A CIA scheme to sponsor trainee spies secretly through US university courses has caused anger among UK academics.
The CIA scholars attend summer training camps
The Pat Roberts Intelligence Scholars Program pays anthropology students, whose names are not disclosed, up to $50,000 (£27,500) a year.
They are expected to use the techniques of "fieldwork" to gather political and cultural details on other countries.
Britain's Association of Social Anthropologists called the scholarships ethically "dangerous" and divisive.
The ASA's president, John Gledhill, told the BBC News website the scholarships could foster suspicion within universities worldwide and cause problems in the field.
He said: "Anthropologists go all over the world for long periods and gain detailed knowledge of places, such as Iraq or South America.
"This is information which would be useful in security circles, which is not what anthropology is for."
Undergraduates taking part in the scholarship programme must not reveal their funding source and are expected to attend military intelligence summer camps.
Dr Gledhill said: "If we are writing about sensitive areas, we anonymise place names and, often, people. If research enables people to identify human beings, there is no guarantee that nothing harmful is going to happen.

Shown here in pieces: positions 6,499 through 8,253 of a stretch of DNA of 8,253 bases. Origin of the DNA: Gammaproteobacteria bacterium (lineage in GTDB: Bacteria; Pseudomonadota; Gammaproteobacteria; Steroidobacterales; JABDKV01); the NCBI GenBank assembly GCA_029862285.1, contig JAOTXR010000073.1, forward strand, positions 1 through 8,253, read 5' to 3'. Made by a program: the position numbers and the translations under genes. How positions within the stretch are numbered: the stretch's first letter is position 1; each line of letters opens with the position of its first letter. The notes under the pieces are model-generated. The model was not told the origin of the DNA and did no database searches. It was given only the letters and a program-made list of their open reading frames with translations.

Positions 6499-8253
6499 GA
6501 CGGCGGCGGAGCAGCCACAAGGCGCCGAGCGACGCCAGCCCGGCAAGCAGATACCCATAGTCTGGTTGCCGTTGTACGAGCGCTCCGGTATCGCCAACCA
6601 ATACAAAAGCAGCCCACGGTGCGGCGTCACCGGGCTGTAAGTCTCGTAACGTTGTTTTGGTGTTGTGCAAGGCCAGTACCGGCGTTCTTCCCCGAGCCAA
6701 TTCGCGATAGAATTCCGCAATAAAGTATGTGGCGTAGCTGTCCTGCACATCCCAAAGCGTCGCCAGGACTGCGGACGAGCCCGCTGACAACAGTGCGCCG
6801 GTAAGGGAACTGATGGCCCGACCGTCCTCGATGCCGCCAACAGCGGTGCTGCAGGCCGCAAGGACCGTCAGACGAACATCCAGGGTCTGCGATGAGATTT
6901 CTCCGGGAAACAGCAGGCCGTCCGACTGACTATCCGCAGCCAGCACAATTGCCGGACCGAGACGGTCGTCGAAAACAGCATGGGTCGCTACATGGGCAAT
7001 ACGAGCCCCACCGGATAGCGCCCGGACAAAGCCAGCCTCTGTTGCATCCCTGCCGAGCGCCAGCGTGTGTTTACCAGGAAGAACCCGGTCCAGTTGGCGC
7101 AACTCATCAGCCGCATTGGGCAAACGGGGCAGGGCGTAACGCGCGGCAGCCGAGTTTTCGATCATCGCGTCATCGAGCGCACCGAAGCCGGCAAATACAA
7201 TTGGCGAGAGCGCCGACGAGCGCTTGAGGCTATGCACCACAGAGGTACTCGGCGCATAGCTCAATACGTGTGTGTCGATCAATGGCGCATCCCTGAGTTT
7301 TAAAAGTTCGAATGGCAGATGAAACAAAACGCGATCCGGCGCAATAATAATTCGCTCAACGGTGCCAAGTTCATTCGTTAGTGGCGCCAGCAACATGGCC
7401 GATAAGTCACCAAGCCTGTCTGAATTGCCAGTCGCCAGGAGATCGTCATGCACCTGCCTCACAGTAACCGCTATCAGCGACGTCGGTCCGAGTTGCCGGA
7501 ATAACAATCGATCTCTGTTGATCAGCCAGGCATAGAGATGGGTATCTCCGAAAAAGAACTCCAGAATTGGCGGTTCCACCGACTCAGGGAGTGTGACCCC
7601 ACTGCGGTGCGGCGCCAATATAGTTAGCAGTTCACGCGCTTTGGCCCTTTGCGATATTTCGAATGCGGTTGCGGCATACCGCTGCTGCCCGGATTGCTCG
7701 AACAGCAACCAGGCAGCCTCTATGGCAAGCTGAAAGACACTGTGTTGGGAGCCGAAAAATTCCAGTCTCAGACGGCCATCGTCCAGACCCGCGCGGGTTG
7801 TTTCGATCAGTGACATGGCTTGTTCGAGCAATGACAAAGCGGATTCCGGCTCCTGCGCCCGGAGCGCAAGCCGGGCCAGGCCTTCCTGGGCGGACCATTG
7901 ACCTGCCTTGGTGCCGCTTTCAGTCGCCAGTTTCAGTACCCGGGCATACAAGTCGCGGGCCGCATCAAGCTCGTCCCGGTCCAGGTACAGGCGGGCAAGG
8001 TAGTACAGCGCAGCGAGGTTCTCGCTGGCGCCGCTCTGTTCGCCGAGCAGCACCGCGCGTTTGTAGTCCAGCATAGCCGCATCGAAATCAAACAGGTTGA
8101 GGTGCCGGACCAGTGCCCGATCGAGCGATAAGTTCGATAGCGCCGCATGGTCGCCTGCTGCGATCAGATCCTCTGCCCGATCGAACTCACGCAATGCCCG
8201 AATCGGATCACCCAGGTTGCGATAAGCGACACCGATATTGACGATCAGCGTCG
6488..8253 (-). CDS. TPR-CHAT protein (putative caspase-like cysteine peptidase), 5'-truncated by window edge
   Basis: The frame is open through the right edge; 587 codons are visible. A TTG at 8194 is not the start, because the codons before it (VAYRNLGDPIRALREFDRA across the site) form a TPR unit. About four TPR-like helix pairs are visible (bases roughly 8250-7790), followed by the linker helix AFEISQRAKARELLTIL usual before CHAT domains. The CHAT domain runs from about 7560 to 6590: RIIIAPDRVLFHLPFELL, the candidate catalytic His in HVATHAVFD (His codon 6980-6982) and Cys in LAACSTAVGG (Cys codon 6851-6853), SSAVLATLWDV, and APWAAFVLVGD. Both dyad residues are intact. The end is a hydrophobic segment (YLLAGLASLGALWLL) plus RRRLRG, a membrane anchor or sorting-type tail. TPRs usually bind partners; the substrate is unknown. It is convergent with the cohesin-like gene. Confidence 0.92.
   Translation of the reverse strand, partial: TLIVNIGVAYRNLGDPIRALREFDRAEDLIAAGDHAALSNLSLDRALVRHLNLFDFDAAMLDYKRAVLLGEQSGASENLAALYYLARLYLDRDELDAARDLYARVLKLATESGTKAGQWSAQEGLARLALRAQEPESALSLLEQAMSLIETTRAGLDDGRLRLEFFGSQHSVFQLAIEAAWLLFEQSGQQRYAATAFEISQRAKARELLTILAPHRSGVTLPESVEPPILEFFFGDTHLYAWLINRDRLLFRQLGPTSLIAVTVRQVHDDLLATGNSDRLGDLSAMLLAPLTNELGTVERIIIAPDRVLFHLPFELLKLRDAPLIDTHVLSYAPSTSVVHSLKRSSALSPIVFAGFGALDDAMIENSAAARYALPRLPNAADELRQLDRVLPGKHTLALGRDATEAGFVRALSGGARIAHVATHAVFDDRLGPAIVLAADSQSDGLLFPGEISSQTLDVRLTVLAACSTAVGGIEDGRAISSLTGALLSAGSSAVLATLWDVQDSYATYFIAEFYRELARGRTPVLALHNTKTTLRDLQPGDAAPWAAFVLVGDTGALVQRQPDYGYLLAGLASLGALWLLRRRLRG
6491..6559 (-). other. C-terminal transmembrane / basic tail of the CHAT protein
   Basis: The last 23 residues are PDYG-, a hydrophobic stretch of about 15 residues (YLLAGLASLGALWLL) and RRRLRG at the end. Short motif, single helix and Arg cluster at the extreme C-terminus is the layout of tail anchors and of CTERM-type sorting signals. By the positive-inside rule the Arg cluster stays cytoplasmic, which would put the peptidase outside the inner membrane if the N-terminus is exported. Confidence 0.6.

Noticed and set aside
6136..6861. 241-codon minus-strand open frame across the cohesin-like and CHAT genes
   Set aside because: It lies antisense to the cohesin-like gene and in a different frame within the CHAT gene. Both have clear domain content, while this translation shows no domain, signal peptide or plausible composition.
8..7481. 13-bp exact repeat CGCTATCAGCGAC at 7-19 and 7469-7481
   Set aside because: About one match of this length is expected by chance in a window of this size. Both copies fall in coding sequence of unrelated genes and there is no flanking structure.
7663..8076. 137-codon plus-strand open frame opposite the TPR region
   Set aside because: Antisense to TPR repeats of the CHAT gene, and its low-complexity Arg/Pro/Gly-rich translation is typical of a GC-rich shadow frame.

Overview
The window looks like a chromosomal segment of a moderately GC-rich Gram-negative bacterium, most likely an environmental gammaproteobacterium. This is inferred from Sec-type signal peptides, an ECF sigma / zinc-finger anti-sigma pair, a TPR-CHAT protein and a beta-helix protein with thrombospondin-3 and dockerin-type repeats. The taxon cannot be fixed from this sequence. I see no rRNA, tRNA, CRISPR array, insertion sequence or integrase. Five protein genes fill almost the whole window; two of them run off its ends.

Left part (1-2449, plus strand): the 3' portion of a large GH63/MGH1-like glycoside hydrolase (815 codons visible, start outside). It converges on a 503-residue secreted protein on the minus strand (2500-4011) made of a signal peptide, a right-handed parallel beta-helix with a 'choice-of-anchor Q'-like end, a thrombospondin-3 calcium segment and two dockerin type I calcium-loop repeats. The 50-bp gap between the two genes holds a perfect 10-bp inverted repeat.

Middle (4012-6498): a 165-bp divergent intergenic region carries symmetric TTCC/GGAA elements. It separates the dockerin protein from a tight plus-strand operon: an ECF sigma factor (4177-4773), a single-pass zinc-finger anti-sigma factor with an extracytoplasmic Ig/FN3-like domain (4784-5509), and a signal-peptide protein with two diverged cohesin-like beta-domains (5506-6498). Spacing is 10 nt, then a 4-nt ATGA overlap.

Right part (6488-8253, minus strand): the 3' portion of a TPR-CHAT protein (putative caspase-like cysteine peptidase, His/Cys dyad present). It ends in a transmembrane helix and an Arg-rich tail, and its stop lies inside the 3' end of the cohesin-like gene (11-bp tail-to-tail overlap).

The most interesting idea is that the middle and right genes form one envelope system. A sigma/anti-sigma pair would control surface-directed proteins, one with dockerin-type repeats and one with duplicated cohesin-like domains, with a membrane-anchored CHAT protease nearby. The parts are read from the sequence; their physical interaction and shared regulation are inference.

"There is also the suspicion factor. If people on the ground in foreign countries get the idea that some anthropologists work for the CIA, then they are not going to feel like being very friendly."
The $4m (£2.2m) Pat Roberts scholarships were launched in the wake of the 11 September 2001 attacks to improve US intelligence gathering.
The CIA's website says that a "number of scholarships are awarded to highly qualified students specialising in critical subject areas".
Scholars are expected to go on to work for its directorate of intelligence.
The website also says: "While the CIA does not make foreign policy, our analysis of intelligence on overseas developments feeds into the informed decisions by policymakers and other senior decision makers in the national security and defence arenas."
Dr Gledhill said the ASA would review its code of ethics to cover the initiative.
However, Felix Moos, an anthropology professor at the University of Kansas, defended the scholarships.
He wrote in the journal Anthropology Today: "The United States is at war. Thus, to put it simply, the existing divide between academe and the intelligence community has become a dangerous and very real detriment to our national security at home and abroad."